Take the 2-minute tour ×
Stack Overflow is a question and answer site for professional and enthusiast programmers. It's 100% free.

I found three directories in /usr/share/gdb:

  • auto-load: this is used for auto-loaded scripts;
  • python: this is used for gdb python extension;
  • syscalls: this contains several xml files like amd64-linux.xml which I cannot find any information through google.

BTW: my OS is Fedora 13.

Could anyone please tell me what these xml files are used for? Thanks and regards!

share|improve this question

2 Answers 2

Newer GDB's can break on system calls:

(gdb) help catch syscall
Catch system calls by their names and/or numbers.
Arguments say which system calls to catch.  If no arguments
are given, every system call will be caught.
Arguments, if given, should be one or more system call names
(if your system supports that), or system call numbers.


$ gdb /bin/true
(gdb) catch syscall exit_group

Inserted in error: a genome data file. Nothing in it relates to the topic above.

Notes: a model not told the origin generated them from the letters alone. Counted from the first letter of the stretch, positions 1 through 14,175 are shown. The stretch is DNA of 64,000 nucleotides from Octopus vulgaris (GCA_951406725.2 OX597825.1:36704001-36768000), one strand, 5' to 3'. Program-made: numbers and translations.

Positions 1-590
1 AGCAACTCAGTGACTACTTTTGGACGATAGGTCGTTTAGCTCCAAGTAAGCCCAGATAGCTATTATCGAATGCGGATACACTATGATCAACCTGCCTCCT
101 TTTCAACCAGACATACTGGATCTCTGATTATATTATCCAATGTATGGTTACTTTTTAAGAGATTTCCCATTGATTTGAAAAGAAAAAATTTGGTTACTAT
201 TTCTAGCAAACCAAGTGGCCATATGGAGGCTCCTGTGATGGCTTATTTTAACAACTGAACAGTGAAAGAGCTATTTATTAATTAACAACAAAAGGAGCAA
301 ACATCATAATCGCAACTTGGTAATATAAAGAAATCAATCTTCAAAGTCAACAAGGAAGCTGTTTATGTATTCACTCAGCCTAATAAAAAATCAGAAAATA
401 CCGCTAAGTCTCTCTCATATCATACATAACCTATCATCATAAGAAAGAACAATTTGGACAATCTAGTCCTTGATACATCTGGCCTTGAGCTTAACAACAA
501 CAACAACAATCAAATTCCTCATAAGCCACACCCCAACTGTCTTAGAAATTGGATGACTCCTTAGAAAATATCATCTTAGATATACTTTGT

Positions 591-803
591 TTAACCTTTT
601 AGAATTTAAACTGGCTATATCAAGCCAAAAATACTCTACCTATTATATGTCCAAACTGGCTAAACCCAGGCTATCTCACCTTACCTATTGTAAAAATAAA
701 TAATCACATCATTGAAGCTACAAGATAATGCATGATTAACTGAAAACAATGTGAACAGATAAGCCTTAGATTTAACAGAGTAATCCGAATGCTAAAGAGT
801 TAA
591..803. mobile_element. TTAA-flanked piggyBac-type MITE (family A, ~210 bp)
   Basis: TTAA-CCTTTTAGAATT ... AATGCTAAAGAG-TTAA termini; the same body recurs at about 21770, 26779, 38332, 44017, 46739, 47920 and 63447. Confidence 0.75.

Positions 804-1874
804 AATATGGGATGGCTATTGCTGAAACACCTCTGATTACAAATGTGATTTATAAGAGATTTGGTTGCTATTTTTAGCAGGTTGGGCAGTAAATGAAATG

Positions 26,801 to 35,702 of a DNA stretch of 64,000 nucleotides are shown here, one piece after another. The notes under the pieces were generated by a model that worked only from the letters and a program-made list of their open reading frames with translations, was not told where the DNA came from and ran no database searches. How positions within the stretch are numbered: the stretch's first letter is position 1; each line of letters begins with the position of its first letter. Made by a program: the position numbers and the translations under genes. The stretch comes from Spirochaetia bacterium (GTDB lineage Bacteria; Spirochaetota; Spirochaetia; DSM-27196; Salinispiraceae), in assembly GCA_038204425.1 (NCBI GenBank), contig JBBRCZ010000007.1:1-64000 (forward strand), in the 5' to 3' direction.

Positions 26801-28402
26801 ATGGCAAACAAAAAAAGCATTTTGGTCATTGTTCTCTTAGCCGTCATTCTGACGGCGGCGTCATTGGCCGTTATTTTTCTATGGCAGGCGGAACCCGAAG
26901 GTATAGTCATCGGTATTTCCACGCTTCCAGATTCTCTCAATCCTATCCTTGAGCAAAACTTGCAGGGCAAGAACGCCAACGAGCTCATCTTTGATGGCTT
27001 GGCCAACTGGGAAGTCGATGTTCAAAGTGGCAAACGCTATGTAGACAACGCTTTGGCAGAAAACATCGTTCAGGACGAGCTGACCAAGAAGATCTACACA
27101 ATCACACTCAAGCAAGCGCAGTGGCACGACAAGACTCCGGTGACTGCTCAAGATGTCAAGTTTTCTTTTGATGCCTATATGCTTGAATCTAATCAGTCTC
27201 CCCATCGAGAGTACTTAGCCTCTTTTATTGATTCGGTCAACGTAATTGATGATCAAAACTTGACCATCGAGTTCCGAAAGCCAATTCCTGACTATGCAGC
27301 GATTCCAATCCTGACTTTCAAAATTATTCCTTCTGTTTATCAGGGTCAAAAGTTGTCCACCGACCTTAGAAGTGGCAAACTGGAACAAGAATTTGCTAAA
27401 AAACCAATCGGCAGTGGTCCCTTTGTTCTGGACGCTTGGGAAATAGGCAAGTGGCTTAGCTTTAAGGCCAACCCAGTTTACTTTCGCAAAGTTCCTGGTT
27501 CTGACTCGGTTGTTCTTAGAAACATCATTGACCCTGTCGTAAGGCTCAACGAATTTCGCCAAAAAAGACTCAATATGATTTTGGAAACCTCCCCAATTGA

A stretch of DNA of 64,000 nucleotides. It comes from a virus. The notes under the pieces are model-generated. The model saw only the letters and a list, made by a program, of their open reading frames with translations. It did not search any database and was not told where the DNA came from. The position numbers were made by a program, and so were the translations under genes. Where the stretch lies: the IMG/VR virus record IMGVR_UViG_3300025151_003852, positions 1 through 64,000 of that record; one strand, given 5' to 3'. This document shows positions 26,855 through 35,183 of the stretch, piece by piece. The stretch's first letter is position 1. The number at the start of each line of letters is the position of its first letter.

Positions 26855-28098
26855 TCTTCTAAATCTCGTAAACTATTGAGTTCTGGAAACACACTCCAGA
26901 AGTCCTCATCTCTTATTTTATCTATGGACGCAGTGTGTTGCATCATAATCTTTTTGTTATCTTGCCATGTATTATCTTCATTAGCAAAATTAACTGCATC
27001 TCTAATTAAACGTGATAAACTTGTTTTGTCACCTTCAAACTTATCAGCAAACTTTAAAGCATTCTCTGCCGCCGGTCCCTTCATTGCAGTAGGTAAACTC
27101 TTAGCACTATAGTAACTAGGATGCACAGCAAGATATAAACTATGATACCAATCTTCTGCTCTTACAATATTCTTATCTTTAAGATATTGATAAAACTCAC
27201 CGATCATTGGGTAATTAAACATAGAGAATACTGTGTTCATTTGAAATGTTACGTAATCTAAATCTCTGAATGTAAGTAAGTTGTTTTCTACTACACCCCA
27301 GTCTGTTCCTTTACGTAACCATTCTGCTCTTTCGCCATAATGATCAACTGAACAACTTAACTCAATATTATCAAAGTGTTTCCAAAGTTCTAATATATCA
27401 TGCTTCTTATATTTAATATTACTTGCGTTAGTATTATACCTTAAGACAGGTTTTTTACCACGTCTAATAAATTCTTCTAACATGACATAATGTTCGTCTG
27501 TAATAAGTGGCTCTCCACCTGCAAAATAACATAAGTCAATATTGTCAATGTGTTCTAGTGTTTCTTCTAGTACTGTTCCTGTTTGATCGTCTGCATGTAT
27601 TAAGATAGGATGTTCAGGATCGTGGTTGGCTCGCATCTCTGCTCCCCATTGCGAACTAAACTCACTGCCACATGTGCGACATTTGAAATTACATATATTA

Catchpoint 1 (syscall 'exit_group' [231])
(gdb) run
Starting program: /usr/bin/true 

Catchpoint 1 (call to syscall exit_group), 0x00000038464baa09 in __GI__exit (status=status@entry=0)
    at ../sysdeps/unix/sysv/linux/_exit.c:33
33        INLINE_SYSCALL (exit_group, 1, status);

The XML file supplies the syscall name to number mapping, e.g. exit_group is syscall number 231 on x86-64 Linux.

share|improve this answer

It's a very simple list which tells GDB what syscall numbers map to which syscalls on a particular system (since they are architecture-specific).

They are generated from the corresponding Linux kernel header (e.g. arch/x86/include/asm/unistd_32.h for linux-i386).


  <syscall name="restart_syscall" number="0"/>
  <syscall name="exit" number="1"/>
  <syscall name="fork" number="2"/>
  <syscall name="read" number="3"/>
  <syscall name="write" number="4"/>
  <syscall name="open" number="5"/>
share|improve this answer

Your Answer


By posting your answer, you agree to the privacy policy and terms of service.

Not the answer you're looking for? Browse other questions tagged or ask your own question.